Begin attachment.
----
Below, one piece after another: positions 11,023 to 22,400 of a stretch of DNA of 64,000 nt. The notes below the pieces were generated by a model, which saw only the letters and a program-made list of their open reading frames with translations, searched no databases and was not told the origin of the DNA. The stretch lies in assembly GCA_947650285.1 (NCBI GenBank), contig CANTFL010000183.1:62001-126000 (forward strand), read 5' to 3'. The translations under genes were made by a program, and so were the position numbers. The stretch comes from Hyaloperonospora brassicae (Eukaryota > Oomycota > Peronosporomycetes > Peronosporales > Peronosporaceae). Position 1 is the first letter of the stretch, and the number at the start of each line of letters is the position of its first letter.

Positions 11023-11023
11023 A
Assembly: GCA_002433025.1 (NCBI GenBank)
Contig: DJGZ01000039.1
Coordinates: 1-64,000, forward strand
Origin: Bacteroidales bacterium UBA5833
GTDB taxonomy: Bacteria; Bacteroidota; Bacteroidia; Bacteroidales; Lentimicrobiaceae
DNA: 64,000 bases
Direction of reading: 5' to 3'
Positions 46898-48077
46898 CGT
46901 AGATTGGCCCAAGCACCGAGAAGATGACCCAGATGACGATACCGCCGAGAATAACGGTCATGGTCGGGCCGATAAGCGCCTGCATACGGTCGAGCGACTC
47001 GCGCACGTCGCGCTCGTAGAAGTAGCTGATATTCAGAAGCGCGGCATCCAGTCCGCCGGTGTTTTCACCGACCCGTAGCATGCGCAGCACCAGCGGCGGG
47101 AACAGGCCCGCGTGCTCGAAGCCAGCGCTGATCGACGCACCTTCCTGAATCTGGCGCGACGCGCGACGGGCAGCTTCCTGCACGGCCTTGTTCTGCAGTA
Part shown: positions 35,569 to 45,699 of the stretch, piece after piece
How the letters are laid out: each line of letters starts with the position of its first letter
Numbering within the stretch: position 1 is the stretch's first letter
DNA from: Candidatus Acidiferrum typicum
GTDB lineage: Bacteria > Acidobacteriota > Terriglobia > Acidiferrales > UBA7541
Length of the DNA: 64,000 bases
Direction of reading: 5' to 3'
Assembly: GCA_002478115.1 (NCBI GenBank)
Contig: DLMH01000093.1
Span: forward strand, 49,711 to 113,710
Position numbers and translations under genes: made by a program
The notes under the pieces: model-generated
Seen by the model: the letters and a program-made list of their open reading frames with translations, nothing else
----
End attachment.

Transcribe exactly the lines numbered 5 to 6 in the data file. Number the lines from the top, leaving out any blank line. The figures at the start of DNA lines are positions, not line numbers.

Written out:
Contig: DJGZ01000039.1
Coordinates: 1-64,000, forward strand